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Jim Leavitt fired: Is the era of the coach-king over?

South Florida football coach Jim Leavitt, fired Friday for allegedly slapping a player at a November game, is the third coach to lose his job in six weeks over player mistreatment charges.

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This Sept. 26, 2009, photo shows University of South Florida head coach Jim Leavitt arguing an officials call during an NCAA college football game against Florida State, in Tallahassee, Fla. Leavitt has been fired following an investigation of an allegation that he struck one of his players in the locker room.

Phil Coale/AP/File

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Everybody in the huddle: The era of the coach-king is over.

The firing Friday of South Florida coach Jim Leavitt over reports that he throttled and slapped a player makes three coaches in fewer than six weeks who have either quit or been fired for abusiveness in their quest to bring out the best in amateur athletes. University of Kansas coach Mark Mangino resigned in early December after allegations of physical and psychological mistreatment of players. Last week, Mike Leach, head coach of Texas Tech, was fired ostensibly for ordering a concussed player to sit in a darkened equipment garage.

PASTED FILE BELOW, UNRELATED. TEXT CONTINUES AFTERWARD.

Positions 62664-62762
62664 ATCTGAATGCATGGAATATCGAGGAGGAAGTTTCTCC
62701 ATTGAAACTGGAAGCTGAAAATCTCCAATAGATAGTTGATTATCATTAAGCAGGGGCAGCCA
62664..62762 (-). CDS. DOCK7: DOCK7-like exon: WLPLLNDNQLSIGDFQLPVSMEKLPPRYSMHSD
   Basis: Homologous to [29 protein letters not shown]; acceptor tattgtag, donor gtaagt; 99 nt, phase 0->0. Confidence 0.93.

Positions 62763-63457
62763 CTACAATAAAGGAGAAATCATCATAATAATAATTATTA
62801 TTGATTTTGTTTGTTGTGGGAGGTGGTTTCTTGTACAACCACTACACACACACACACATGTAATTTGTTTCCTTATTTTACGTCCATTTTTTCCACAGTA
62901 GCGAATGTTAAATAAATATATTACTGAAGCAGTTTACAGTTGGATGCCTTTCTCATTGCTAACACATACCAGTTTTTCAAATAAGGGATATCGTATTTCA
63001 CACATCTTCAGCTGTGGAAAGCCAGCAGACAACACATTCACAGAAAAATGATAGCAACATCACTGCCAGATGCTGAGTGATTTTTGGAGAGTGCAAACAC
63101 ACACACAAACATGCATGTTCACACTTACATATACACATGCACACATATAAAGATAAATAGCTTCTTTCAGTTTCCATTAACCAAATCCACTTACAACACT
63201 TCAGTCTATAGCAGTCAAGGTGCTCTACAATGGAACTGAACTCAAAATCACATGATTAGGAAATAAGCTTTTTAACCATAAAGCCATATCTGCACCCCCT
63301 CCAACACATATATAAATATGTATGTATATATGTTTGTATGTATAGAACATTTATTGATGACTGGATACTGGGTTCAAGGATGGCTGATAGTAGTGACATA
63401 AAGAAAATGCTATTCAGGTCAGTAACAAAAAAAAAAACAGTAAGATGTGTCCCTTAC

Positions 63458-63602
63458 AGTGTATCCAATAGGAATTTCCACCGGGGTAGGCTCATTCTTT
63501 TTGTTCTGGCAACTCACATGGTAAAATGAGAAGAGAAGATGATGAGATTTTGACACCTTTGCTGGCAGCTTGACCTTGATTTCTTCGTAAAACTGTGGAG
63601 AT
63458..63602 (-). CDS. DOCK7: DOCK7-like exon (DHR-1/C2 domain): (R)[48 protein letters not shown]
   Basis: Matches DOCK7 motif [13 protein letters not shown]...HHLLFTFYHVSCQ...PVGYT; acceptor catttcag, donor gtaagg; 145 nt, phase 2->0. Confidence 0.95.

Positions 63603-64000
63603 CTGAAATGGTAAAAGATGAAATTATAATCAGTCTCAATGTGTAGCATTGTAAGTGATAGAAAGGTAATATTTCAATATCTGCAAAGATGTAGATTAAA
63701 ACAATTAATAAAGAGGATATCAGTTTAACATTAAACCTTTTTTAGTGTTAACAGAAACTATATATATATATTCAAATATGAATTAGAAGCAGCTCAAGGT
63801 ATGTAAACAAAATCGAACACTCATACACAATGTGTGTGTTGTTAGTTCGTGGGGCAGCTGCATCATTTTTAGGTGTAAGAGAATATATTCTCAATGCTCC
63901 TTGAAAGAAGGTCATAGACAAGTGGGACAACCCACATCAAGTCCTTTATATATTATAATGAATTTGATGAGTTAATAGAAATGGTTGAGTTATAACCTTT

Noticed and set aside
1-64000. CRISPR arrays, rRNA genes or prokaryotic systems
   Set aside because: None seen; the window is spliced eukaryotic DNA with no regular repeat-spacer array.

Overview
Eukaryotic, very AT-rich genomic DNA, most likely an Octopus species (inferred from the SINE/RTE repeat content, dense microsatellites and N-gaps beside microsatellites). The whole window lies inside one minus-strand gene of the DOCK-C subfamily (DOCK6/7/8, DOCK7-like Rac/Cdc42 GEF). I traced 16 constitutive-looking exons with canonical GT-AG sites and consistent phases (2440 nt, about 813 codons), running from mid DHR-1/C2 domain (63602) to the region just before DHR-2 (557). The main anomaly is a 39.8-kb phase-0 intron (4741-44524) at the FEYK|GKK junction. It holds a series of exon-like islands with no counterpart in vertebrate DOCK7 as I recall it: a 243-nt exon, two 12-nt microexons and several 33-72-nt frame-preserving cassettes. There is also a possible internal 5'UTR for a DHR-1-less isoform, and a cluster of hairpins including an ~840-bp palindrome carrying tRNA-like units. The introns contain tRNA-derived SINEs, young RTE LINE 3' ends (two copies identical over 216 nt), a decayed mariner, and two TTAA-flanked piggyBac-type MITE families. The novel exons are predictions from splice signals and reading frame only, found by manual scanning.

The rapid-fire ousters of some of college football's most winning coaches have made college athletics the latest bellwether over the direction of American sports culture. Certainly, coaches are watched more closely than they ever have been, and players feel confident enough to speak out about perceived maltreatment, which was not necessarily true in the past. A coach's words and actions are subject to challenge – an improvement when it uncovers abusive coaches but a possible demerit when it come to a coach's ability to keep discipline among players.

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